The View from the Ground: Experiences of Civil War Soldiers (New Directions In Southern History)
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Civil War scholars have long used soldiers' diaries and correspondence to flesh out their studies of the conflict's great officers, regiments, and battles. However, historians have only recently begun to treat the common Civil War soldier's daily life as a worthwhile topic of discussion in its own right. The View from the Ground reveals the beliefs of ordinary men and women on topics ranging from slavery and racism to faith and identity and represents a significant development in historical scholarship―the use of Civil War soldiers' personal accounts to address larger questions about America's past. Aaron Sheehan-Dean opens The View from the Ground by surveying the landscape of research on Union and Confederate soldiers, examining not only the wealth of scholarly inquiry in the 1980s and 1990s but also the numerous questions that remain unexplored. Chandra Manning analyzes the views of white Union soldiers on slavery and their enthusiastic support for emancipation. Jason Phillips uncovers the deep antipathy of Confederate soldiers toward their Union adversaries, and Lisa Laskin explores tensions between soldiers and civilians in the Confederacy that represented a serious threat to the fledgling nation's survival. Essays by David Rolfs and Kent Dollar examine the nature of religious faith among Civil War combatants. The grim and gruesome realities of warfare―and the horror of killing one's enemy at close range―profoundly tested the spiritual convictions of the fighting men. Timothy J. Orr, Charles E. Brooks, and Kevin Levin demonstrate that Union and Confederate soldiers maintained their political beliefs both on the battlefield and in the war's aftermath. Orr details the conflict between Union soldiers and Northern antiwar activists in Pennsylvania, and Brooks examines a struggle between officers and the Fourth Texas Regiment. Levin contextualizes political struggles among Southerners in the 1880s and 1890s as a continuing battle kept alive by memories of, and identities associated with, their wartime experiences. The View from the Ground goes beyond standard histories that discuss soldiers primarily in terms of campaigns and casualties. These essays show that soldiers on both sides were authentic historical actors who willfully steered the course of the Civil War and shaped subsequent public memory of the event.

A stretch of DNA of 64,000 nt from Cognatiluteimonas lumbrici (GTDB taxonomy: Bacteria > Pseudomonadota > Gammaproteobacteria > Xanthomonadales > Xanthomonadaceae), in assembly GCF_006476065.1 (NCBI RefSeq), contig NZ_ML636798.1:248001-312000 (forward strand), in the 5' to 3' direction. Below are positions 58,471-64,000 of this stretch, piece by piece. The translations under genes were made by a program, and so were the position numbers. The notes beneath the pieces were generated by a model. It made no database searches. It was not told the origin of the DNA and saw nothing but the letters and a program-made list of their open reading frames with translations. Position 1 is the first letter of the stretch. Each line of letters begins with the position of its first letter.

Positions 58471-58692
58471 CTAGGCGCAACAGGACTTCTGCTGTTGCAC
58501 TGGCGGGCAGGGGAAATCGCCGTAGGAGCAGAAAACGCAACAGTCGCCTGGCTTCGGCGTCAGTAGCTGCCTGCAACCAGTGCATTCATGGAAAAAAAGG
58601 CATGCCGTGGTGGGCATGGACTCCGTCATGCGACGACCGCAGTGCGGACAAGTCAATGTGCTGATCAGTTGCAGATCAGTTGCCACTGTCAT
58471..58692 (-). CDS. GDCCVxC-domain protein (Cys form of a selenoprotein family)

that was intended to bring public shame. And in a society like the antebellum South, where honor operated as a fundamental organizing principle, shaming a person, especially someone in authority, was a powerful rebuke.43 The First and Fifth Texas regiments also resisted the appointment of regimental officers in October 1861. Originally organized as an “over-strength Battalion” in June 1861, companies A through H of this unit, which were later reorganized as the First Texas Regiment, elected
were raised to establish the Normal and Collegiate Institute (later Virginia State University).17 Black Virginians were rewarded for their support on both the state and federal levels. The number of black employees in various federal agencies increased sharply; at the Post Office, blacks accounted for just under 40 percent of the workforce at the height of Readjuster control. In addition, African Americans served as jurors and clerks, town police officers, and guards at state penitentiaries.
Press, 1993). 3. James A. Marten, “Fatherhood in the Confederacy: Southern Soldiers and Their Children,” Journal of Southern History 63 (May 1997): 269–92; James A. Marten, The Children’s Civil War (Chapel Hill: University of North Carolina Press, 1998). 4. Donald R. Shaffer, After the Glory: The Struggles of Black Civil War Veterans (Lawrence: University Press of Kansas, 2004). 5. Edward L. Ayers, In the Presence of Mine Enemies: War in the Heart of America, 1859–1863 (New York: W. W. Norton,
burden of a soldier’s life is enough without the burden which sin imposes.”20 Their wartime writings suggest that many religious soldiers were successful in their efforts to walk the straight and narrow. Talbert Holt, a private in the Thirty-eighth Alabama garrisoned at Fort Morgan near Mobile, expressed his determination to remain unblemished and reported confidently to his wife, Carrie, in 1861 that “others . . . will return to their families as infidels having thrown off religious restraint,
conduct of federal authority, and aversion to armistice. Union soldiers, especially those from Pennsylvania, saw themselves as guardians of the Republic, leading the nation down the path of wholesale support of Republican policy. Another factor that makes Pennsylvania a good case study is its 1863 gubernatorial race. Following the military disasters in the eastern theater in 1862, Democratic candidates swept the off-year congressional elections that autumn. Their success proved so widespread